39. writes writes writes Organizing Web pagesby “Information Unit” Authoritative sources in ahyperlinked environment cites A metriclabeling problem writes cites cites Divyakant Agrawal writes Eva Tardos Search example (“Vu Kleinberg”) Quoc Vu Jon Kleinberg author paper writes cites Chakrabarti

    40. First response Quoc Vu Jon Kleinberg writes writes writes Organizing Web pagesby “Information Unit” Authoritative sources in ahyperlinked environment cites A metriclabeling problem writes cites cites Divyakant Agrawal writes Eva Tardos author paper writes cites Chakrabarti

    41. Folding in user feedback • As in IR systems, results may be imperfect • Unlike SQL or XQuery, no exact control over matching, ranking and answer graph form • Ad-hoc choices for node and edge weights • Per-user and/or per-session • By graph/path/node type, e.g. “want author citing author,” not “author coauthoring with author” • Across users • Modifying edge costs to favor nodes (or node types) liked by users Chakrabarti

    42. Random walk formulations • Generalize PageRank to treat outlinks differently • (u,v) is the “conductance”of edge uv • p(v) is a function of (u,v)for all in-neighbors u of v • pguess(v) … at convergence • puser(v) … user feedback Gradient ascent/descent: • For each uv, set (with learning rate ): • Re-iterate to convergence W.p. d jump toa random node 1 W.p. 1-d =1+2+3jump to anout-neighbor 2 3 Chakrabarti

    43. Prototypes and products • DTL DataSpot  Mercado Intuifind www.mercado.com/ • EasyAsk www.easyask.com/ • ELIXIR www.smi.ucd.ie/elixir/ • XIRQL ls6-www.informatik.uni-dortmund.de/ir/projects/hyrex/ • Microsoft DBXplorer • BANKS www.cse.iitb.ac.in/banks/ Chakrabarti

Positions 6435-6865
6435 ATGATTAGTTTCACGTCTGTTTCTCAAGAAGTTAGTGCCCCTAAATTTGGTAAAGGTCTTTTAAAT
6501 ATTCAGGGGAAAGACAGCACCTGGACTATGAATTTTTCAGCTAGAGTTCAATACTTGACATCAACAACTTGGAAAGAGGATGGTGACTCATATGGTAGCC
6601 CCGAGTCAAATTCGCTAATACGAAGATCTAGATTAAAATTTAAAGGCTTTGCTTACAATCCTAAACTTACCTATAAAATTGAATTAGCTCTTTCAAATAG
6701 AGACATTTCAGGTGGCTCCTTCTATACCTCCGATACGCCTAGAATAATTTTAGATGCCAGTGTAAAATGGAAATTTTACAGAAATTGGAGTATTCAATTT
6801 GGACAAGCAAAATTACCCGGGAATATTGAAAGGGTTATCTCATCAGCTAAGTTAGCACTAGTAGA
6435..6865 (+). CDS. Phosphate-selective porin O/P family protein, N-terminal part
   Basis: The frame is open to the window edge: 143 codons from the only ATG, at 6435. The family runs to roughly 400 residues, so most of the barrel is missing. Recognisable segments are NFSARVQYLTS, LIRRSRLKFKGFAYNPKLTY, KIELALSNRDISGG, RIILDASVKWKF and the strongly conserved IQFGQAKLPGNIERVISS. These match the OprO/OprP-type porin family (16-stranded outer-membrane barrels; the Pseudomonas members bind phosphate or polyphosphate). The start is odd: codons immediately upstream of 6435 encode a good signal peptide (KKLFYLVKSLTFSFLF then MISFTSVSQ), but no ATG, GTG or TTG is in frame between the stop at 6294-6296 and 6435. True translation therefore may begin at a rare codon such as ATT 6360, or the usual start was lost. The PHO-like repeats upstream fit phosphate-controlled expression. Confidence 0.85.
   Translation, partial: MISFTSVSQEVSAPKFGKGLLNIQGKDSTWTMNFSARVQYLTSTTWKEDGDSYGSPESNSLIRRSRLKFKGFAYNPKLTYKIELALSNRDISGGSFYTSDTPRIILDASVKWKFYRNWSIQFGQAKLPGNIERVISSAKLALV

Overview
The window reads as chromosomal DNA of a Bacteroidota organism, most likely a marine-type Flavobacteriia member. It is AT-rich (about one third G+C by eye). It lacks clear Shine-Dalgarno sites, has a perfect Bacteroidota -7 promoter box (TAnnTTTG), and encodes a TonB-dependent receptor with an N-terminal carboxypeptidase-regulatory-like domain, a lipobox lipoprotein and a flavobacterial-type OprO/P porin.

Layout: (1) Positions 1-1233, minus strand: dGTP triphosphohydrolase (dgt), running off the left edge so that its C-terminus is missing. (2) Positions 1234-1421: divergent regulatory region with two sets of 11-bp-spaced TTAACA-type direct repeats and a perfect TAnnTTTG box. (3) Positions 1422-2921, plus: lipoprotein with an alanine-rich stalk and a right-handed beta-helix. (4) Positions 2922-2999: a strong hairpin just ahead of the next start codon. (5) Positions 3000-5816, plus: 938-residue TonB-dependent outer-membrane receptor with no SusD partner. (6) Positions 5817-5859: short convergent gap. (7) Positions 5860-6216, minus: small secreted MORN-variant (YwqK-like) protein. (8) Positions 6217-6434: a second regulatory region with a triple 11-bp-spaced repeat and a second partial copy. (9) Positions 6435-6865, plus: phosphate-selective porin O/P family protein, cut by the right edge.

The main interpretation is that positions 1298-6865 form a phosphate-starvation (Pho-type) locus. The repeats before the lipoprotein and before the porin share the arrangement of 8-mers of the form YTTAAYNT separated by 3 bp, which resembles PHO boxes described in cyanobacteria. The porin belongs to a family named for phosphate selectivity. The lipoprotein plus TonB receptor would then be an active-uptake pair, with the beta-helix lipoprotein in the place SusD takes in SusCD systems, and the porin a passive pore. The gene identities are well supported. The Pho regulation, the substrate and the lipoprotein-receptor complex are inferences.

44. Summary • Confluence of structured and free-format, keyword-based search • Extend SQL, XQuery, Web search, IR • Many useful applications: product catalogs, software libraries, Web search • Key idiom: proximity in a graph representation of textual data • Implicit joins on foreign keys • Proximity via IDREF and other links • Several working systems • Not enough consensus on clean models Chakrabarti

    45. Open problems • Simple, clean principles for setting weights • Node/edge scoring ad-hoc • Contrast with classification and distillation • Iceberg queries • Incremental answer generation heuristics do not capture bicriteria nature of cost • Aggregation: how to express / execute • User interaction and query refinement • Advanced applications • Web query, multipage knowledge extraction • Linguistic connections through WordNet Chakrabarti

    46. Selected references • R. Goldman, N. Shivakumar, S.Venkatasubramanian, H.Garcia-Molina. Proximity search in databases. VLDB 1998, pages 26—37. • S. Dar, G. Entin, S. Geva, E. Palmon. DTL’s DataSpot: Database exploration using plain language. VLDB 1998, pages 645—649 • W. Cohen. WHIRL: A word-based information representation language. Artificial Intelligence 118(1—2), pages 163—196, 2000. • D. Florescu, D. Kossmann, I.Manolescu. Integrating keyword search into XML query processing. Computer Networks 33(1—6), pages 119—135, 2000 • H. Chang, D. Cohn, A. McCallum. Creating customized authority lists. ICML 2000 Chakrabarti

    47. Selected references • T. Chinenyanga and N. Kushmerick. Expressive retrieval from XML documents, SIGIR 2001, pages 163—171 • N. Fuhr and K. Großjohann. XIRQL: A Query Language for Information Retrieval in XML Documents. SIGIR 2001, pages 172—180 • A. Hulgeri, G. Bhalotia, C. Nakhe, S. Chakrabarti, S.Sudarshan: Keyword Search in Databases. IEEE Data Engineering Bulletin 24(3): 22-32, 2001 • S. Agrawal, S. Chaudhuri, and G. Das. DBXplorer: A system for keyword-based search over relational databases. ICDE 2002. Chakrabarti